So, Is It Legal To Breed Glofish?
The official site for glofish reports that it is illegal to breed these fish.
However, if your glofish ever yield a few offspring, I doubt there will be two policemen knocking on your front door with handcuffs ready.
If you have glofish danios of both sexes present in the tank, they will produce a batch of fry at some point down the lane.
Just make sure that you don’t sell or barter them. I’m so paranoid that I wouldn’t even gift them to anyone!
Now, let’s go through the spawning process in detail.
Setting Up The Breeding Tank
Unfortunately, glofish danios don’t make the best parents. They will immediately turn to devour the eggs once they’re laid.
Therefore, if you want to improve the chances of the eggs turning into young fry, you better set up a separate breeding tank.
A 10-gallon tank would suffice. Anything bigger than that will only make it hard for your fry to find food later on.
The tank should be fully cycled, equipped with a reliable sponge filter, and covered with a bed of marbles.
Adding the marble layer isn’t for aesthetics. It will allow the eggs to fall between the cracks and save them from prying parents.
Encouraging To Spawn
Interestingly, glofish danios mate for life. They aren’t promiscuous. If they’re separated, or one of the partners dies, they will go their whole life without mating. Talk about true love!
So, the best way to breed glofish danios is to allow pairs to form naturally. For this, you will need to keep several young fish together in big groups. The pairs will form in the course of a few days or weeks.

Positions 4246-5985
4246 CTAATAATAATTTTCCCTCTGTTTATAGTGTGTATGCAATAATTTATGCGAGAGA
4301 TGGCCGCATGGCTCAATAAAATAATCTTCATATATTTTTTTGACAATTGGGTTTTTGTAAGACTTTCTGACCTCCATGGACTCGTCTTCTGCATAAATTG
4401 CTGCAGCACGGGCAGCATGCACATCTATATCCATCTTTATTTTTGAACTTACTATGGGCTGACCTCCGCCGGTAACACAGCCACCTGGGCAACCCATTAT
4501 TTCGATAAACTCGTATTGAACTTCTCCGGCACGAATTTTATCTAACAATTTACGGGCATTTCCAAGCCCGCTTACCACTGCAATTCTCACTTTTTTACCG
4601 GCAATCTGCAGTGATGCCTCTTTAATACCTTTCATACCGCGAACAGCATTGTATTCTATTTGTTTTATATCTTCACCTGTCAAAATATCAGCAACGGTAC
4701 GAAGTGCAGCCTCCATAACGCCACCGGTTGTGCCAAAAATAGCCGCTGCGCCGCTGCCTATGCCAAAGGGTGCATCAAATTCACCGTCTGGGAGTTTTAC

Feed both parties a protein-rich diet like bloodworms, larvae, and small crustaceans. Once the spawning season arrives, you can notice the female’s body becomes slightly swollen and distended.
Now, transfer the bonded pair into the newly set breeding tank. Continue feeding protein-rich food and slightly elevate the temperature. Also, perform a big water change. These 3 things will encourage your glofish danios to spawn.
The Mating Process
The mating process in glofish danios isn’t super elaborate. At most, the male will chase the female, and both parties circle around each other.
Once the female is ready, she will lay up to 400 eggs – 2 to 3 at a time. And since danios are egg-scatterers, the adhesive eggs will be spread across the leaves, plants, and the substrate.
Once the male is done fertilizing, swiftly remove both parents from the tank as they won’t think twice before gobbling their own eggs.
The eggs will fall through the cracks of the marbles where they will reside and develop for the next 36-48 hours before ‘hatching.’
And remember, a glofish danio’s eggs don’t hatch in the same way as a crocodile, or a snake’s eggs would hatch. Instead, the eggs transform into different body parts.
If you’re interested to see what the glofish eggs look like, here’s a link to that.